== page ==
A Class 5A semifinal berth is more than anyone but the Panthers anticipated.
TAMPA - Plant girls basketball coach Carrie Mahon told the Panthers at the beginning of the season that she expected them to set their sights on the state tournament and the Panthers did what they were told.
Never mind that the Panthers don't have the most talented lineup in the county, let alone the state.
Never mind that in 78 years, Plant has never had a girls basketball team get to the region semifinals, let alone the state semifinals.
Never mind that Plant has not been state-ranked all season and is coming off a 15-10 season.
Mahon told the Panthers they could do it and that was good enough for them.
"They believe whatever I say," Mahon said. "And I don't know why."
In her second year, Mahon has spent much of her time convincing the Panthers they are much better than they think they are. In the past month, she has tried to pound the idea into them that one more playoff game simply isn't enough.
Getting her players to realize it has been as easy as getting them through one more practice, one more game. Getting others to buy it has been nearly impossible.
"Everyone has been telling us we don't have a chance, we're not good enough, we're going to lose," Plant sophomore Eriqah Butler said. "People in the halls, in the newspapers. ... No one has had any faith in us."
No big deal to the Panthers. They got comfortable with being somewhat overlooked, with playing before tiny crowds at their home games.
"Sometimes," sophomore Porscha Williamson said, "you don't want to be noticed too much."
Against Haines City in the region final on Saturday, the Panthers walked into their gym to the biggest home crowd they had ever seen. Plant never had unfolded the bleachers on both sides of the gym, and it was strange seeing the home side fill up with actual fans, not just parents and siblings.
The Panthers didn't disappoint as they battled through the closest game they've played in the postseason, a 42-41 victory. As players from both sides grappled for the ball on the floor in the final seconds, the look on the Panthers' faces was priceless.
This was amazing. This was awesome. And this was far better than they ever imagined.
Players and fans rushed to the floor to form a frenzied pile in the center of the court, and Mahon was bombarded with hugs and handshakes. Parents snapped pictures. Small children were screaming and jumping around. It was a historic moment for Plant High, and everyone seemed thrilled to be a part of it.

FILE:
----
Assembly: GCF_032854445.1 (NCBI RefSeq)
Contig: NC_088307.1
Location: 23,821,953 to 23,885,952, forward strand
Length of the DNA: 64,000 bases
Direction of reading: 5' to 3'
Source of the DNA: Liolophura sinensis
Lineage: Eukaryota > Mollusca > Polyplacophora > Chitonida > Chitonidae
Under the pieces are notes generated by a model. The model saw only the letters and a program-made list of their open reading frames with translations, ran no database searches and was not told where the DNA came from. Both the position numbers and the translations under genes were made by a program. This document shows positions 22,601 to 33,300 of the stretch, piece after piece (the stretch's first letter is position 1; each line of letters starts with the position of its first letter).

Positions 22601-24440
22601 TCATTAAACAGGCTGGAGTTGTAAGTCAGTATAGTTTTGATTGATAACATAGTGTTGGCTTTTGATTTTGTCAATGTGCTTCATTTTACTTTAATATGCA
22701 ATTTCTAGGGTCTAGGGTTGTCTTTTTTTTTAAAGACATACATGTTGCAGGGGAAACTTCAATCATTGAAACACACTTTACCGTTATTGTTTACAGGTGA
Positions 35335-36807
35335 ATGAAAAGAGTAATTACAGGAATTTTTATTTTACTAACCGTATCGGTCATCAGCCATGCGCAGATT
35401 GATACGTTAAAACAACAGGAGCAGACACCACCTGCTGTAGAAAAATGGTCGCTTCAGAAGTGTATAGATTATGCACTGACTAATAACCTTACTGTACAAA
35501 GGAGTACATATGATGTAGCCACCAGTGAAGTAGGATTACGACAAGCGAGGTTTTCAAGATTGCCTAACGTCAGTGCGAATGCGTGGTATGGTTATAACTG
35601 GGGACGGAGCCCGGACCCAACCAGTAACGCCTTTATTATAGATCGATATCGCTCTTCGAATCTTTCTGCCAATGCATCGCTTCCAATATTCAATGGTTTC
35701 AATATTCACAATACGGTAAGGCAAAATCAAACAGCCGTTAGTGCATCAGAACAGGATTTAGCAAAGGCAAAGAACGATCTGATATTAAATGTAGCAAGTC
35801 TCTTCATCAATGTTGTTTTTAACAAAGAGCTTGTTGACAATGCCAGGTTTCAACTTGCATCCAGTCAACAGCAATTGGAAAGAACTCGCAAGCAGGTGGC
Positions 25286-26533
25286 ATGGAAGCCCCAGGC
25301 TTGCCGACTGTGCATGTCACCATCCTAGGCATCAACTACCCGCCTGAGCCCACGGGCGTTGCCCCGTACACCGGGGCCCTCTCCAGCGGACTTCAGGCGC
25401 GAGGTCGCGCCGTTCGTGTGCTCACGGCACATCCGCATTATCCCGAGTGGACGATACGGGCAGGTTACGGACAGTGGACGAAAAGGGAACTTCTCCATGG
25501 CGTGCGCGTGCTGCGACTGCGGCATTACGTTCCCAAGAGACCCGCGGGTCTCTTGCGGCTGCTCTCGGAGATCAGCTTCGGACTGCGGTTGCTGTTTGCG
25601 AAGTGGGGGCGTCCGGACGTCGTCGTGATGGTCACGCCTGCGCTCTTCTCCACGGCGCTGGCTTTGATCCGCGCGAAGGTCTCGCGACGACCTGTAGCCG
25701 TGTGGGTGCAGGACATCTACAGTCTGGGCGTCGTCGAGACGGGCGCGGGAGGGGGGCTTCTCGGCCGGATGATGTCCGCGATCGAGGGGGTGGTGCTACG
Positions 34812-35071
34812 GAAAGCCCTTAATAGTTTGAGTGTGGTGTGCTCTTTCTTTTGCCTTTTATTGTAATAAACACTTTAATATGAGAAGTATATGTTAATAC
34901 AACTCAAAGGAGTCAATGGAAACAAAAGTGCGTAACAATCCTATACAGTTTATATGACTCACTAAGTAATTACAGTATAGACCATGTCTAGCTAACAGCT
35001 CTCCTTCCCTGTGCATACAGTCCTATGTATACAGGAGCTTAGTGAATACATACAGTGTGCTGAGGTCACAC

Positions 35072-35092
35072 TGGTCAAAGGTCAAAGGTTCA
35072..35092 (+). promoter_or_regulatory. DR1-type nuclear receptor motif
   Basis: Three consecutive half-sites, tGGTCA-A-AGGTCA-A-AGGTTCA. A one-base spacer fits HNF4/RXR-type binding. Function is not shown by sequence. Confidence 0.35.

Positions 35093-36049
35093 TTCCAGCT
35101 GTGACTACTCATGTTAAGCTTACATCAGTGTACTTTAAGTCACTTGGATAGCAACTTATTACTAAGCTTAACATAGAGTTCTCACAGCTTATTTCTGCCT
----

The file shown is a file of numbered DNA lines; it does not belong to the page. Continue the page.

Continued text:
"Words can't explain it," Eriqah Butler said after the game. "We're just so excited."
Plant enters Wednesday's Class 5A semifinals as a stranger to the tournament. Against Fort Lauderdale Dillard (27-3), which came out of perhaps the toughest region in 5A and has been to state six times (the last time in 2000), the Panthers need all the support they can get.
Two of the Panthers' top scorers, Butler and Williamson, are underclassmen, but it's the seniors who have held the team together throughout the playoffs. Senior guard Lauren Cimino's outside shooting has been one of the biggest factors in close-game rallies this season, and Megan Schroder and Ashley Carrington have been reliable scorers for the last few years.
Each Plant player took turns cutting down the net after the victory on Saturday, and it was certainly a moment to remember. Yes, the Panthers set the state tournament as a goal, but as state hopefuls Tampa Bay Tech and Cambridge can attest, getting there has been an elusive feat for Hillsborough County teams.
Now Mahon must keep the Panthers moving forward, which is a tough task after her players have accomplished more than anyone had imagined. She must keep them sharp and serious, despite all of the buzz and recognition at school. She must keep them focused on what will certainly be the toughest opponent they've faced all season.
Most of all, she must convince them that at the state tournament, records and rankings don't matter.
The Panthers have achieved a lot, but they're not done.
"When we won the region quarterfinal, everyone was saying, "This is history, this is history,"' Mahon said. "I've been trying to get it in their heads that it's not history yet. The history is yet to come."